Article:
The White House rebuffed claims Thursday that President Donald Trump is a liar after fired FBI Director James Comey suggested he was worried about Trump's commitment to the truth.
"I can definitely say the President is not a liar, and I think it's frankly insulting that question would be asked," spokeswoman Sarah Huckabee Sanders told reporters during an off-camera briefing at the White House.
Earlier, Comey told lawmakers during sworn testimony that Trump wasn't telling the truth when he characterized Comey as unpopular among FBI staff.
"Those were lies. Plain and simple," Comey told the Senate intelligence committee.
Later, Comey said he felt compelled to document his meetings with Trump because he was concerned the President would mislead the public about what transpired between them.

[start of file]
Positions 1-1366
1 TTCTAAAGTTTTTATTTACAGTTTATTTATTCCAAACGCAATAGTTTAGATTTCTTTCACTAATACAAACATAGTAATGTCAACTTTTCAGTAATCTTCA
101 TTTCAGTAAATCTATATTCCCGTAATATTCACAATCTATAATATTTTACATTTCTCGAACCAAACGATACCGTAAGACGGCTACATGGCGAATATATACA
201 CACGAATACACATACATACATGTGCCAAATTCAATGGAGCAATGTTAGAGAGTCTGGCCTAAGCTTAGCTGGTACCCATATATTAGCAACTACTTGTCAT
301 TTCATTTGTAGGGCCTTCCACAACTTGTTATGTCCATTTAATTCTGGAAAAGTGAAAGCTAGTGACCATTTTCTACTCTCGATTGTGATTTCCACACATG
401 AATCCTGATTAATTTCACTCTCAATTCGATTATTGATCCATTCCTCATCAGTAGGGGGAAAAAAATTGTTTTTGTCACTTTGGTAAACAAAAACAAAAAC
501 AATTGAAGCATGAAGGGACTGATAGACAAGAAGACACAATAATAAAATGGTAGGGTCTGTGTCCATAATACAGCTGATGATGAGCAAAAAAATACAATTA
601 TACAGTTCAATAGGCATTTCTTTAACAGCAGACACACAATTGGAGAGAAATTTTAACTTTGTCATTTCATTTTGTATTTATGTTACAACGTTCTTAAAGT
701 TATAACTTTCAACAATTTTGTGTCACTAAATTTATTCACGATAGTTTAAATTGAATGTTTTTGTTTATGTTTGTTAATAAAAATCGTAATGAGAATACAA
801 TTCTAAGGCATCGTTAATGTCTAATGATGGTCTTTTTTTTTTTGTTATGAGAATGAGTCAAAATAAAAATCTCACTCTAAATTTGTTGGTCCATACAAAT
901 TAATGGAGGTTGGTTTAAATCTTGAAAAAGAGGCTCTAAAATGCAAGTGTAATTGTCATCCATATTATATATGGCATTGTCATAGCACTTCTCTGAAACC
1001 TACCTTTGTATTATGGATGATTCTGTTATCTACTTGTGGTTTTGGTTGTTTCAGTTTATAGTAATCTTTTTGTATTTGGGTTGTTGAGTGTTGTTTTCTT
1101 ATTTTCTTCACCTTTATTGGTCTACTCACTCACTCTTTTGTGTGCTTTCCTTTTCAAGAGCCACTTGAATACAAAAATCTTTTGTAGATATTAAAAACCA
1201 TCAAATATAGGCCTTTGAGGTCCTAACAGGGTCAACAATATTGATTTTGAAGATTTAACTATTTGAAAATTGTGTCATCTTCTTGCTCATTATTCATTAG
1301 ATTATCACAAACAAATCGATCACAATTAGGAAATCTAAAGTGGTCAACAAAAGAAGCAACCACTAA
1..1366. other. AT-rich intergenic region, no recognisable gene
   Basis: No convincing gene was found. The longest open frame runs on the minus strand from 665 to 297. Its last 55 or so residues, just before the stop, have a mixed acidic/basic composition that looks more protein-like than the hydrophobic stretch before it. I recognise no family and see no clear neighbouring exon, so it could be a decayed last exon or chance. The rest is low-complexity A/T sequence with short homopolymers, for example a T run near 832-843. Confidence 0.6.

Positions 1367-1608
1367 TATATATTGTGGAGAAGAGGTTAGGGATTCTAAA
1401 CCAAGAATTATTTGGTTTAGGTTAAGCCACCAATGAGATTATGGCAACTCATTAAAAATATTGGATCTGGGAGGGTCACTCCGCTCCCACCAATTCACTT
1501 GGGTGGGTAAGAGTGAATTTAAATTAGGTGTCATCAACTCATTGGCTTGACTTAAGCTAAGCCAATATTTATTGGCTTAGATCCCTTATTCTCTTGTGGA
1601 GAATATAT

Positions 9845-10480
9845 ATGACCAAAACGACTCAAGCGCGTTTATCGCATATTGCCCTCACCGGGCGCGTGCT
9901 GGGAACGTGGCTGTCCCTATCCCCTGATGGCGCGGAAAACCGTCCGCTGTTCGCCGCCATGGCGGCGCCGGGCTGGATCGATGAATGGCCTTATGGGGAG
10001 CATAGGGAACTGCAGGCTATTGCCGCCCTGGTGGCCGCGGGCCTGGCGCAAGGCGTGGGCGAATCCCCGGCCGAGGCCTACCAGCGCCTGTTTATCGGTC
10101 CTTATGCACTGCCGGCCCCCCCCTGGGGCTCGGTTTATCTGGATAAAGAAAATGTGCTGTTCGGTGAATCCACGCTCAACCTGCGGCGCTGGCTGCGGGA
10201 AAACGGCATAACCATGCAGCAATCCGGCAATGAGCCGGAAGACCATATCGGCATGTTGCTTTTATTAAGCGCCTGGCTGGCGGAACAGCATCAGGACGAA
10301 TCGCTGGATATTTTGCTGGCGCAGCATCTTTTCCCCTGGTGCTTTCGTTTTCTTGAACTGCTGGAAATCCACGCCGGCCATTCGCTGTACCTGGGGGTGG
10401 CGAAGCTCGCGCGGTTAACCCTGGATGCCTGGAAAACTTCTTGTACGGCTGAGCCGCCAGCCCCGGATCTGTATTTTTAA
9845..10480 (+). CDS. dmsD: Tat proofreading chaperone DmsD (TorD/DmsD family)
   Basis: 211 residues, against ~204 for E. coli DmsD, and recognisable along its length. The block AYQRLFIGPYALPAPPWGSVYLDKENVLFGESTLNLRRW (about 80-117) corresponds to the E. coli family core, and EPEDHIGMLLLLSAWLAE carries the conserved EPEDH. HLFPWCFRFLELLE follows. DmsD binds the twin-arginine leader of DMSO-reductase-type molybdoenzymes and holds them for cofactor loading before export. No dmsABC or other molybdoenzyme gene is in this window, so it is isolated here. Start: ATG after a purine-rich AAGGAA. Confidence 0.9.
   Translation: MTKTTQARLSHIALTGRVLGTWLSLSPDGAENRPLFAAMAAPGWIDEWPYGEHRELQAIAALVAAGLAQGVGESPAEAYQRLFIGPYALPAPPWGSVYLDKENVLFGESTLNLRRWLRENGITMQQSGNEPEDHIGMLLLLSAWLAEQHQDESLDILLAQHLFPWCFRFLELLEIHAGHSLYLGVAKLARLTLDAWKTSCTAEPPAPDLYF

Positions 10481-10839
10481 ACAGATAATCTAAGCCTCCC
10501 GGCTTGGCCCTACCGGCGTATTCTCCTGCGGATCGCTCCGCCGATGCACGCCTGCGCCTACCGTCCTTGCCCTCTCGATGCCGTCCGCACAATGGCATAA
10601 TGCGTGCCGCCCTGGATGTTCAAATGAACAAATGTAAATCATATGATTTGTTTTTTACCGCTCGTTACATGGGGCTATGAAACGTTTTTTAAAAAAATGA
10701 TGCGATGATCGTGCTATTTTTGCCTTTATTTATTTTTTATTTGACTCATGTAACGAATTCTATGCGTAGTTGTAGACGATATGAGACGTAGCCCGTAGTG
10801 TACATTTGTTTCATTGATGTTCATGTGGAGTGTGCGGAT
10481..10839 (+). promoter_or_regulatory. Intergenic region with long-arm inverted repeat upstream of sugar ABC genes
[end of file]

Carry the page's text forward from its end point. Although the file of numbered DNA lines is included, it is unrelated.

"I was honestly concerned he might lie about the nature of our meeting," Comey said.
Sanders, who briefed reporters as Comey's testimony was entering its third hour, said Trump hadn't watched the event in its entirety. Instead he met with members of his national security team to discuss provocations from North Korea and an unraveling situation in the Arab Gulf.
She declined to answer most questions about Comey's testimony, referring instead to an upcoming statement from Trump's outside lawyer Marc Kasowitz, who is due to update reporters later Thursday.
Sanders instead said that Thursday was just another workday at the White House, even amid Comey's bombshell testimony on Capitol Hill.
"We are carrying on as if we normally would," Sanders said.